Selling homes is a very complicated, up-close-and-personal business. Considering the hours we invest meeting with new people and the extensive amount of time we spend going in and out of houses, it should come as no surprise that many real estate agents have run into a few awkward, humorous and even X-rated situations.

I had one agent tell me about a seller getting arrested for murder while having properties in escrow — and having to do the rest of the transaction from behind bars. The seller got out three years later after being proven innocent.

If you think that’s crazy, just wait.

Curious to know what shenanigans my fellow agents had come across on their journey so far, I posted this question on Facebook: “What is the craziest thing that ever happened to you as a real estate agent?”

I share with you now some of my favorite answers.

The seller went MIA

Chris Charman

Christopher Charman of Santa Cruz, California-based Vanguard Realtors put an offer in on a home. The listing agent thought the offer was great but could not reach the seller. Turned out the seller had died in the three days between going on the market and the offer being written.

Charman is still waiting to hear what the heirs plan to do with the property.

I sold the wrong house

Glenda Baker

Glennda Baker of Berkshire Hathaway HomeServices Georgia Properties got herself out of this jam like a champ. Her buyer said he wanted to purchase the Buckhead Broker house on West Paces Ferry, so she wrote the contract.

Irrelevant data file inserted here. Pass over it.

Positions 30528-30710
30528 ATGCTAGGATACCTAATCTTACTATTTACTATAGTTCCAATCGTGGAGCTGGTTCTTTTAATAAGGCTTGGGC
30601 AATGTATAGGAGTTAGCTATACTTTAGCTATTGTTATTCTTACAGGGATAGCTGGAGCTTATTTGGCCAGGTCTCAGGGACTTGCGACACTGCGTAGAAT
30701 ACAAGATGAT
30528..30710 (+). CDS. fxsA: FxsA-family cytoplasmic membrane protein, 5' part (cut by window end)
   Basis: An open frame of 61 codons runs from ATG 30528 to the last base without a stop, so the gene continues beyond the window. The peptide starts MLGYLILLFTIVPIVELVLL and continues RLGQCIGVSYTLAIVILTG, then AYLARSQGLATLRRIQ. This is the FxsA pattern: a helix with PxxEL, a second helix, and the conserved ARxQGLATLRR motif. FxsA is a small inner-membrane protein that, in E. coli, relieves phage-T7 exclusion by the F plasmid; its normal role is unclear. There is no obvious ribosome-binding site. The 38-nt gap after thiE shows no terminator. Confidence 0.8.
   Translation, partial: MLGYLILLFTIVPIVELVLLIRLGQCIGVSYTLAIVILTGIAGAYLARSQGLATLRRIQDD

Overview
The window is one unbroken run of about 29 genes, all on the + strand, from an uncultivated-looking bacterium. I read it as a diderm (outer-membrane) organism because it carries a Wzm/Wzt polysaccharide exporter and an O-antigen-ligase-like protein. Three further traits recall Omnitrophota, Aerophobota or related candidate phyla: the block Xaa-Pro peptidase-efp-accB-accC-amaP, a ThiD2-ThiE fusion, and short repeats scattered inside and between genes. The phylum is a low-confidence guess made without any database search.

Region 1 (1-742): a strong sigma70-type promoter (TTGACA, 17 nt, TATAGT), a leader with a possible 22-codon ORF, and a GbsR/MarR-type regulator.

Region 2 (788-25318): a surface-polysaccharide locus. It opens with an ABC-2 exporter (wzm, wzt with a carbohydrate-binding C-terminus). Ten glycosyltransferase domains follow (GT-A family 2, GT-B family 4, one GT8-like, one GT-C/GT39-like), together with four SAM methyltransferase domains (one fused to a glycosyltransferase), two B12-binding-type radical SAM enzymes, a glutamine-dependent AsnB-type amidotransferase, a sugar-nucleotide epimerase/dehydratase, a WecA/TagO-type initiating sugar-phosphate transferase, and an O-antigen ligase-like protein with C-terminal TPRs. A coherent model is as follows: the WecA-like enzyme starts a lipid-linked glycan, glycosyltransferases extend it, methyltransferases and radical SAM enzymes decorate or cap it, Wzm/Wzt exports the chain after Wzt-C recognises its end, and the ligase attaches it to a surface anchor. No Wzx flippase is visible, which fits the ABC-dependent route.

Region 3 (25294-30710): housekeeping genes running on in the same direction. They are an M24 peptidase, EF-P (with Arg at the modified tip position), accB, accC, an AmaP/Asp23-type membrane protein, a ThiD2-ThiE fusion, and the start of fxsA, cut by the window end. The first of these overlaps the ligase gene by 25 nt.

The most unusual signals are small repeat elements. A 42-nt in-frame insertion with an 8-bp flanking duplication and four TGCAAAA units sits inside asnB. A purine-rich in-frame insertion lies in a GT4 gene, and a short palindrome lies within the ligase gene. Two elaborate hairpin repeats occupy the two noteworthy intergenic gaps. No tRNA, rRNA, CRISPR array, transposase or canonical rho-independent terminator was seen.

He did not do any inspections or an appraisal as it was a cash sale, and he never did a walkthrough as he was going to tear down the house.

After it closed, Baker went by the house with her buyer to talk about the demo timeline, and he said, “This isn’t the house I bought.” Baker was physically ill, but being the super agent she is, she hopped out of the car like a jackrabbit and did the best sales job of her career.

He ended up thanking her for getting him a great deal on the better house, and they all lived happily ever after.

Held at gunpoint

Ryan Melcher

There were stories from agents who walked in on a burglary, had a client who burned down a rental to get out of a lease, walked in on people in bed (no, they weren’t sleeping) and other crazy things.

As devastating and annoying as those situations must have been, they probably weren’t as traumatizing as what happened to Ryan Melcher of Sotheby’s International Realty in Carmel, California.